(HealthNewsDigest.com) - Washington, D.C. - The Access to Medical Imaging Coalition (AMIC) today said that a study in the June 25 issue of the Journal of the American Medical Association (JAMA) digital breast tomosynthesis (3D mammography) underscores the value of ongoing research toward improved methods of detecting and treating invasive cancer.
"This study offers further evidence that improved diagnostics can more precisely detect breast cancers and avoid unnecessary care," said Tim Trysla, executive director of AMIC. "With continued advances in diagnostic technology, and the ability of these technologies to help patients avoid more extensive, or often more expensive treatment, it's essential to protect patients' access to imaging so they can live longer and healthier lives."
The study, which included data from a variety of practice types, found that adding 3D mammography to traditional digital mammography screening is associated with an increase in detection of invasive cancer, while reducing the number of false positives by 15 percent.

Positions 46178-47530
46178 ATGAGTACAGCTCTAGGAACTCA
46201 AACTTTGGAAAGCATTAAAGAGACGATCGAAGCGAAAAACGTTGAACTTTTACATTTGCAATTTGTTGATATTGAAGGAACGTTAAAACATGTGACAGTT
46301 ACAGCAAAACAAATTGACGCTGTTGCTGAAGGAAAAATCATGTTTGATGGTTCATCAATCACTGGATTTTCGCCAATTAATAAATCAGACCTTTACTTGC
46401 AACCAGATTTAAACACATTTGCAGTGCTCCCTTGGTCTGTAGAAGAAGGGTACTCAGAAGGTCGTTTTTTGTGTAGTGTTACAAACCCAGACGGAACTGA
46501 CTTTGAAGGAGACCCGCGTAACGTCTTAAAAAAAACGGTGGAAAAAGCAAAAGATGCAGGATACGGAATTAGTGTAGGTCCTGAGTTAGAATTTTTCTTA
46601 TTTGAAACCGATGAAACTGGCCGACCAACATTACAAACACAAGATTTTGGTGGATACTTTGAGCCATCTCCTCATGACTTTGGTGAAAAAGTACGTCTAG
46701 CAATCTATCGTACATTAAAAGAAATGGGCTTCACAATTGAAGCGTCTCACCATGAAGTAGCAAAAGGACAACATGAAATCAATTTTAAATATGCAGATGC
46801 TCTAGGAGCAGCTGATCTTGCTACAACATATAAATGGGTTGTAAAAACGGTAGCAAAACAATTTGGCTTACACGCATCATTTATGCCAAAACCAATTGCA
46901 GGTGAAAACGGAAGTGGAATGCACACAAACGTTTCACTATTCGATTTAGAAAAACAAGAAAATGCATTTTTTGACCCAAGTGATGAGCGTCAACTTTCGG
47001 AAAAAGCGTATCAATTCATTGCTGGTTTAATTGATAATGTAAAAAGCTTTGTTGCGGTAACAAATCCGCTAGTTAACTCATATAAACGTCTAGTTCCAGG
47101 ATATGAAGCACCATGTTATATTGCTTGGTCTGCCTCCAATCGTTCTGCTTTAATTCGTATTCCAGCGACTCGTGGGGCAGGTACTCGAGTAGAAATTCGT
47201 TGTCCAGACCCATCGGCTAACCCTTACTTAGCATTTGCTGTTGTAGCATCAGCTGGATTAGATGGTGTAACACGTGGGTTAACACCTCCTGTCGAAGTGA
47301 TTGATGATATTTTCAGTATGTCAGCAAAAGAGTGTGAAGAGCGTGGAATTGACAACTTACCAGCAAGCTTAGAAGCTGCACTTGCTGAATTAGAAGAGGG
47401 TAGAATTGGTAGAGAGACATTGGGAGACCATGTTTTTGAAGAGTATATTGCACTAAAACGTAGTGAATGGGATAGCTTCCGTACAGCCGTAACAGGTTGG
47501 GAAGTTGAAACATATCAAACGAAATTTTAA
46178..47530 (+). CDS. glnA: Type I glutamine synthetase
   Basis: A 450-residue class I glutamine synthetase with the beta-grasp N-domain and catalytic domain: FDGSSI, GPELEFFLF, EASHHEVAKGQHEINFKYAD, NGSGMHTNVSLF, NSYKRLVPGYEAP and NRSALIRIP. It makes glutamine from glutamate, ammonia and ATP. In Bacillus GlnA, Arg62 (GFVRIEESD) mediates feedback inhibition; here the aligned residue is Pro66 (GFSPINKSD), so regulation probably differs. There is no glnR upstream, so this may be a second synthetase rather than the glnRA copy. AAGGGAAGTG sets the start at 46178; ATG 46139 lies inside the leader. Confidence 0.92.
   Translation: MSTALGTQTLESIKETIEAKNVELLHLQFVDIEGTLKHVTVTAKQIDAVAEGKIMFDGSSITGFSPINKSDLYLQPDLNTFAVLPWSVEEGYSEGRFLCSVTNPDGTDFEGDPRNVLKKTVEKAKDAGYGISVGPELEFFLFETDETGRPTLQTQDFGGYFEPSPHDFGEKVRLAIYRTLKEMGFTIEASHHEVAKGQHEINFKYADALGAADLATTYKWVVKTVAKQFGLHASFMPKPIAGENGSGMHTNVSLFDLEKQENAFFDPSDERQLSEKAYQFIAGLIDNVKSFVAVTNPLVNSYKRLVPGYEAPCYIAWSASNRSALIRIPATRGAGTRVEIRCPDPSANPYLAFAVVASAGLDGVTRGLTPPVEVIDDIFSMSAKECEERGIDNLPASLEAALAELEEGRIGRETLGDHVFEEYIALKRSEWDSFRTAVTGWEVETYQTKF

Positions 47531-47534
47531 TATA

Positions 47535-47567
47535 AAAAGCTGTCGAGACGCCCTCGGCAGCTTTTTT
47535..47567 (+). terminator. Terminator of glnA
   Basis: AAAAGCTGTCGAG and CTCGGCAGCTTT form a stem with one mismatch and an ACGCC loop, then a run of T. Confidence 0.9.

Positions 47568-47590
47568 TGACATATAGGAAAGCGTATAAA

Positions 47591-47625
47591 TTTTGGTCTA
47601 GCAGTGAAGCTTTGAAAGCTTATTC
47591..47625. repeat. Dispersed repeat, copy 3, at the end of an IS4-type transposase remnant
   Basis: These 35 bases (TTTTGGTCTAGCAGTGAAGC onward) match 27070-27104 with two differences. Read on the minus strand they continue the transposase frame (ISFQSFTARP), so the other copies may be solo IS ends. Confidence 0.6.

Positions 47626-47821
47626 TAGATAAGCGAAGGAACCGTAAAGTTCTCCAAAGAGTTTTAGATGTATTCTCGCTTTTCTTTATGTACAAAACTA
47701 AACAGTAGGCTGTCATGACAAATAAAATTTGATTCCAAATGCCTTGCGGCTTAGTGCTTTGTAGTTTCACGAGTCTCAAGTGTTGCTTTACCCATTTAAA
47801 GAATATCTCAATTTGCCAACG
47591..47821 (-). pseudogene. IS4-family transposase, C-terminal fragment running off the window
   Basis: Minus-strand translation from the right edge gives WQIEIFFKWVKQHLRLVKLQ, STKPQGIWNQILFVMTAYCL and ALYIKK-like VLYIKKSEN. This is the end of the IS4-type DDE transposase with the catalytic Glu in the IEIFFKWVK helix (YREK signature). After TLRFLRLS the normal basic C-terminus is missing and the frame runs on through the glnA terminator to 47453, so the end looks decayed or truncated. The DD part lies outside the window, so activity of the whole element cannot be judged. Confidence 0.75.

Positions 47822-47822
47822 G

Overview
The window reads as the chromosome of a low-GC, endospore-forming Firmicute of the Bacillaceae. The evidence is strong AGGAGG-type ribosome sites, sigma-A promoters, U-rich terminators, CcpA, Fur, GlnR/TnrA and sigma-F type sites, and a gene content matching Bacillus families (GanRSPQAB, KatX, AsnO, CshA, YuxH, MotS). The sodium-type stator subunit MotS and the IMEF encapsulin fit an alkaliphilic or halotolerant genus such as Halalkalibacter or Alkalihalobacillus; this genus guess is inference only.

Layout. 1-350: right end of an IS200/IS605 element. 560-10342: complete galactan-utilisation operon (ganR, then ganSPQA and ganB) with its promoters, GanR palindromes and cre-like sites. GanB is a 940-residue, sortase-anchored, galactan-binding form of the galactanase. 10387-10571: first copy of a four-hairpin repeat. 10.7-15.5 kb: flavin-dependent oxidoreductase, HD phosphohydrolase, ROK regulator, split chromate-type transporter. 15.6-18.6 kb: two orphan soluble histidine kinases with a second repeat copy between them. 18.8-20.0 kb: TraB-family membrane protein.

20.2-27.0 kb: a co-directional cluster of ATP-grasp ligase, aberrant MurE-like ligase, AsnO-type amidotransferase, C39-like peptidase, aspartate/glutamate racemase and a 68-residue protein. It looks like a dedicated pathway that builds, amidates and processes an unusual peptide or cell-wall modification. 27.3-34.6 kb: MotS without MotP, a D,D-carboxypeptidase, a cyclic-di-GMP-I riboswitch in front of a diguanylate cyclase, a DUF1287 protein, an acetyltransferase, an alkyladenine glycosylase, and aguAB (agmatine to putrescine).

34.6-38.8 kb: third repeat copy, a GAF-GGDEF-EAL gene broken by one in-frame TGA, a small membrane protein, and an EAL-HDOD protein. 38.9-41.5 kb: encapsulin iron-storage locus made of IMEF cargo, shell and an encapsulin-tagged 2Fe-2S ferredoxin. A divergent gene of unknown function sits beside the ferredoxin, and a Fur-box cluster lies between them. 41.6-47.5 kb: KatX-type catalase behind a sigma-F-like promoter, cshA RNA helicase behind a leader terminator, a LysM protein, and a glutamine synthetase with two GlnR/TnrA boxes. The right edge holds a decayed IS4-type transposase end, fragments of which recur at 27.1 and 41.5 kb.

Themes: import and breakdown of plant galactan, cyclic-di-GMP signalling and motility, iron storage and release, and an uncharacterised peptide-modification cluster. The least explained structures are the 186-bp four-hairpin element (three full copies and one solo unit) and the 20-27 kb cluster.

Breast cancer is the second leading cause of cancer death in women, exceeded only by lung cancer. In 2014 alone, an estimated 232,670 new cases of invasive breast cancer will be diagnosed in women, 40,000 of whom will die from the disease.
AMIC has long supported patient access to life-saving, evidence-based diagnostics while opposing additional Medicare reimbursement cuts to diagnostic medical imaging technologies, which impair the value that early detection brings to patient care.
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